Hello, I’m Wayne Grauer, sole owner of Grauer’s Fine Fly Tackle. I am the founder of the Maryland Fly Fishing and Collectible Tackle Show and have been in the fly fishing business for thirty five plus years and have had the pleasure of meeting many of you at the various fly fishing shows on the East Coast that I have participated in over the years.
I was the oldest R.L. Winston dealer in the country. Other companies I’ve represented were: Charlie & Steve Jenkins, Jon Parker, John Zimny, Hardy, Ross and Cortland. I presently sell: Hardy, Douglas, Cortland, Wulff, Chota and Pure Fishing products.
Over these many years, I have had pass through my hands many of the classic and modern bamboo rods, fiberglass rods and reels. I’ve learned a lot about vintage tackle from persons such as Joe Garman, Fred Grafeld, Bob Selb, Tom Clark, Jack Coyle, Hoagy Carmichael, John Shaner and rod builders Per Brandin, Glenn Brackett, Tom Morgan, Jerry Kustich, Marc Aroner, Dana Gray, Domenic Croce, Charles and Steve Jenkins, Jon Parker, John Zimny and others. These gentlemen were more than generous with their help and have become cherished friends and I am eternally grateful to them.
Ever cast a bamboo rod? If you would like to try one, why not attend the show.. There are many misconceptions about bamboo rods. For instance-you have probably heard that they break easy or cannot hold a heavy fish, they cost thousands of dollars and you have to treat them with kid gloves. First, any rod can be broken if the owner is careless in it’s’ use. I once saw a demonstration by Bill Cairns of Orvis where he took a butt section of a bamboo rod and the butt sections of a glass and graphite rod. He struck all three with equal force on the edge of a counter. The bamboo rod had no fractures or breaks, where both the glass and graphite sections broke! Granted you will not be slapping your rods on corners of tables! The demonstration merely showed the actual strength of a bamboo rod. As far as landing heavy fish-Joe Brooks, the pioneer of salt-water fly-fishing landed a 100 lb. tarpon on a bamboo fly rod with no damage to the rod! The last misconception is price. Yes, many highly collectable cane rods are expensive but many can be purchased for under $300-much less than a high quality graphite.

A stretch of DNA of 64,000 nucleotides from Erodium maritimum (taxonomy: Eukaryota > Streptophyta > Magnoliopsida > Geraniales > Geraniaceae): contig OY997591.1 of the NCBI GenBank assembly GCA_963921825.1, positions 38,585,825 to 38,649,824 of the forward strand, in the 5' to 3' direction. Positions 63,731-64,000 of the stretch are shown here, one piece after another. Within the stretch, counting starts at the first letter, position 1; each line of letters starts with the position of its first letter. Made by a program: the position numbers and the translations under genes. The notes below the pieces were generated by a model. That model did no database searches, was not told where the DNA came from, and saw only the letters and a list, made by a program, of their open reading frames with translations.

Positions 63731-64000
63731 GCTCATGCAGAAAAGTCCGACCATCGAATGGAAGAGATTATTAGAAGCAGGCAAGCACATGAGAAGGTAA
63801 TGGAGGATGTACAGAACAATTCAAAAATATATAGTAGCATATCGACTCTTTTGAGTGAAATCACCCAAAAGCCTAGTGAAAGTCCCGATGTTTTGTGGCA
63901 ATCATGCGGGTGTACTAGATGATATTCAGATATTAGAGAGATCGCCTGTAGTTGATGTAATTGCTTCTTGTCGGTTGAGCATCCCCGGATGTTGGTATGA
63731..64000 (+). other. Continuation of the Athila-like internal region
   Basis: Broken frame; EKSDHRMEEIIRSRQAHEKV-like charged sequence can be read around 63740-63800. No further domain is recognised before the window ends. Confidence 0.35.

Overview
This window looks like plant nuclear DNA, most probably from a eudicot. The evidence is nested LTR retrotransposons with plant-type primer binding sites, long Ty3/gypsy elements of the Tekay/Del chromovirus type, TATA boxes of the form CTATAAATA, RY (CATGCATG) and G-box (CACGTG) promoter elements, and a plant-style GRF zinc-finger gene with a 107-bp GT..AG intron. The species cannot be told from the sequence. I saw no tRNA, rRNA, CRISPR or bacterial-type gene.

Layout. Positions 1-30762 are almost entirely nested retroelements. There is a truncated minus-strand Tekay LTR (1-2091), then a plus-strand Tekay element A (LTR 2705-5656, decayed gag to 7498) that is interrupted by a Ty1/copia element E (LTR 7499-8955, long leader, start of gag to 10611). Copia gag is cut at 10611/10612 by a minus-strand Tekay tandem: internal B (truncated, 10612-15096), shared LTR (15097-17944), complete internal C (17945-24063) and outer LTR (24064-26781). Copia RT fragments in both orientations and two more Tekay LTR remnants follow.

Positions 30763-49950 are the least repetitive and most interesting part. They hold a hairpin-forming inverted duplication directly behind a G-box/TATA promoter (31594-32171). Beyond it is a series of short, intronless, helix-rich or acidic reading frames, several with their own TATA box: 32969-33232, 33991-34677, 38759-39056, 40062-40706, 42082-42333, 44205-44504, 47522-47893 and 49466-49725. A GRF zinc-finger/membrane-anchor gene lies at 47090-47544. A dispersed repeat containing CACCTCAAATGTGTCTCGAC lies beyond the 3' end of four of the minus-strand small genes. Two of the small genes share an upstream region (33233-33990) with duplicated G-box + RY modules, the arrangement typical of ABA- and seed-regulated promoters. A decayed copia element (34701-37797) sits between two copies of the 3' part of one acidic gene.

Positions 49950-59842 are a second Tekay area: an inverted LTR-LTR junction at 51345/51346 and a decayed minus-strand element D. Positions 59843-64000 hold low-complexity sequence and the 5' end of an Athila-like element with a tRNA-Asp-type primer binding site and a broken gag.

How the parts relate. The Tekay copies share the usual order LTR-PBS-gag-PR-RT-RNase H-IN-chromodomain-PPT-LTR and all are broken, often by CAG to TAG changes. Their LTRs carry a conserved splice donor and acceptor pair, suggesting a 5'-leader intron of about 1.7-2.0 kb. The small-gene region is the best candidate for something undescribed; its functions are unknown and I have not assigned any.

It is not my intention to tell people they should own a bamboo rod, as I fish many excellent graphite and glass rods. I just want fly anglers to know that cane rods are a viable alternative and truly connects us to the sport of fly-fishing.
Please come to the show, look at some bamboo rods, take the next step, and cast one-you might be delightfully surprised! Of course, in addition to the bamboo rods, there will be many excellent new and used glass and graphite rods for you to consider.
Please come to our show, stop by my booth and say hello…